Figure-8 coils are easier to understand, completely visible, and their effects are very focal. Clinicians are much more comfortable moving them from location to location. Additionally, they have been in use for many more years, and there are more publications describing their use for off-label conditions. However, this should not discourage the application of the H1 coil to targets outside the DLPFC in accordance with the protocols that were reviewed here or in a novel fashion.

Regarding the electric field diagrams as a measurement of the potential effects of the device, electric field diagrams measured from a saline solution-filled head model have advantages over alternative methods. Some investigators have calculated or modeled the induced fields using a spherical head model, which is less accurate31,32,33,34. Measuring the induced field of the real coil in a realistically-shaped head model filled with saline is more representative than any mathematical model, but it is not completely accurate35. Recently, investigators have modeled the electric fields in anatomically-correct virtual tissue34,36,37,38. More accurate electric field diagrams could be obtained from cadavers implanted with multiple recording electrodes, but this experiment has not yet been done.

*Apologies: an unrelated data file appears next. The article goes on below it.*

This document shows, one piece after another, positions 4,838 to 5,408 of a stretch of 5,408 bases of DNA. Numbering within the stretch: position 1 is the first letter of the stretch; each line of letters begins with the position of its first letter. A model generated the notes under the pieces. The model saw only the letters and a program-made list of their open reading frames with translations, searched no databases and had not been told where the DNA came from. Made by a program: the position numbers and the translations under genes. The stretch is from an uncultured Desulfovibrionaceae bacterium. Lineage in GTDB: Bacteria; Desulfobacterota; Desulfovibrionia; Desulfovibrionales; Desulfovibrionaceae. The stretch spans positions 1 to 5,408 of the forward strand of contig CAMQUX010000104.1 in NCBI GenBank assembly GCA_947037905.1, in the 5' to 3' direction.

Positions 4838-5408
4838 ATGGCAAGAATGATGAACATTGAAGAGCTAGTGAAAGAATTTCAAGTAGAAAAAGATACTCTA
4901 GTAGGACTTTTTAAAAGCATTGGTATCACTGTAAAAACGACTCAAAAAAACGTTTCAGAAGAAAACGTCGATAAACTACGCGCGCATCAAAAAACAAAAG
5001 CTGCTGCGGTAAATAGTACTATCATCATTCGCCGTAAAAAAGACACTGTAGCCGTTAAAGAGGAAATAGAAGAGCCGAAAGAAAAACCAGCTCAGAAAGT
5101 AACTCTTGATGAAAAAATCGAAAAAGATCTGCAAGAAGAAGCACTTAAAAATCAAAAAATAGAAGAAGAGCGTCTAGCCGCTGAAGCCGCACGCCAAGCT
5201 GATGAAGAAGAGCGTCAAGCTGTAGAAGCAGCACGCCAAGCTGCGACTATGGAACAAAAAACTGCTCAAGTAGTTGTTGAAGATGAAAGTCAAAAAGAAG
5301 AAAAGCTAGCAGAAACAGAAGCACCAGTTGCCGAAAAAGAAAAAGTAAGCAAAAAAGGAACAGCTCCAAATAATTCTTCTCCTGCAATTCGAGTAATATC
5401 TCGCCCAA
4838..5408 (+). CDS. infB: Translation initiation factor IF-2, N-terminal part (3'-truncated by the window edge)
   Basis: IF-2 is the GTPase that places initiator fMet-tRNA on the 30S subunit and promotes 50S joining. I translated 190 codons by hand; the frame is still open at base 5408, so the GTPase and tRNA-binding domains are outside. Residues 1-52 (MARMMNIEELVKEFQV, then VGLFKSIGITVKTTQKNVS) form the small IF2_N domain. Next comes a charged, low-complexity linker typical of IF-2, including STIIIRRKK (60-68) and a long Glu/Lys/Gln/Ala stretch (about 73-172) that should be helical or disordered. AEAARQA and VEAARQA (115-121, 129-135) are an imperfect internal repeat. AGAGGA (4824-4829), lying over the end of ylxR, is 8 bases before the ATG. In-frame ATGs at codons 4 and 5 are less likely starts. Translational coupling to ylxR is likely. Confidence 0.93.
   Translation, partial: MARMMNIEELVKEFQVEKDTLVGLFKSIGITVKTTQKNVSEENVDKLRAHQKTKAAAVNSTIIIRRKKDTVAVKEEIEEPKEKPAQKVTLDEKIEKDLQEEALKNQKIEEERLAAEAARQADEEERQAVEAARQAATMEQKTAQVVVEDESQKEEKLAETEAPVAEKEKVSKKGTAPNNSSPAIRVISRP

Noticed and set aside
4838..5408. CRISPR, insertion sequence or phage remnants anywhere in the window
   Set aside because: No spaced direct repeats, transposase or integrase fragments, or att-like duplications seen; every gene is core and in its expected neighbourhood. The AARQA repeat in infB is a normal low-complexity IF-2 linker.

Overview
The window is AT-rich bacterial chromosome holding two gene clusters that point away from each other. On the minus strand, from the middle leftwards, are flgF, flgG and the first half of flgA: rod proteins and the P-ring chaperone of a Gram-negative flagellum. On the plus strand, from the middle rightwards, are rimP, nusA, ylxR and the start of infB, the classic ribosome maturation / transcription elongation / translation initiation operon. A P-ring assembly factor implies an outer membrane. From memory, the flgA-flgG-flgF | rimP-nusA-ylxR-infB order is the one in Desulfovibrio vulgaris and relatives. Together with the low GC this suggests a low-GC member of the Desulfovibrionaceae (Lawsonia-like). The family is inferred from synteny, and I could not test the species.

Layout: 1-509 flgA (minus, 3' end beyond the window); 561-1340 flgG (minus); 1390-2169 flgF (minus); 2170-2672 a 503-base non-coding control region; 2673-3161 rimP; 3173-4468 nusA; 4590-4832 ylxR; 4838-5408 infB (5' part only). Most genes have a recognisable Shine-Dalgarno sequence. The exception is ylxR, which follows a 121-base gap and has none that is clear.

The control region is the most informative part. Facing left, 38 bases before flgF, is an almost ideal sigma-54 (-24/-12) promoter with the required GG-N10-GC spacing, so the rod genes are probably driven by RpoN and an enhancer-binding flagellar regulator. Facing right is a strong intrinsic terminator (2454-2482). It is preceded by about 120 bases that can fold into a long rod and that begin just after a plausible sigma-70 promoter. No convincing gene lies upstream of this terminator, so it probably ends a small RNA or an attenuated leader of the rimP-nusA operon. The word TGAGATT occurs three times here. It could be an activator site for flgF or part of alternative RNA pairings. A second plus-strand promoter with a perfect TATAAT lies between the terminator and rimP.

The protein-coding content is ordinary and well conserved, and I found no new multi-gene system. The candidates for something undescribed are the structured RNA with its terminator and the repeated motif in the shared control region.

Future applications or directions after mastering this technique
After understanding the concept of reviewing the coil diagram and the electric field diagram to apply the coil to different anatomical targets, use the same procedure for different H-coils and disorders based on what is already known in the literature with regard to possible targets and stimulation parameters. For example, the H7 coil is designed to be placed over the mPFC and anterior cingulate cortex (ACC) for the treatment of OCD. The H7 coil can be placed over the medial MC for the treatment of diabetic neuropathy of the feet and over the posterior parietal cortex (PPC) for stimulation of the precuneus in mild cognitive impairment.

Disclosures

Aron Tendler, Yiftach Roth, and Abraham Zangen own stock and receive income from Brainsway, the manufacturer of the H1 coil.

Acknowledgements

The authors wish to thank Elyssa Sisko and Bella Tendler for manuscript review and editing.

Materials

Name Company Catalog Number Comments
dTMS System Brainsway Includes H1 coil, positioning arm, cart,stimulator, cooling system
Patient Caps Brainsway Includes blue caps with rulers
Ear plugs Rated to 30 dB

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References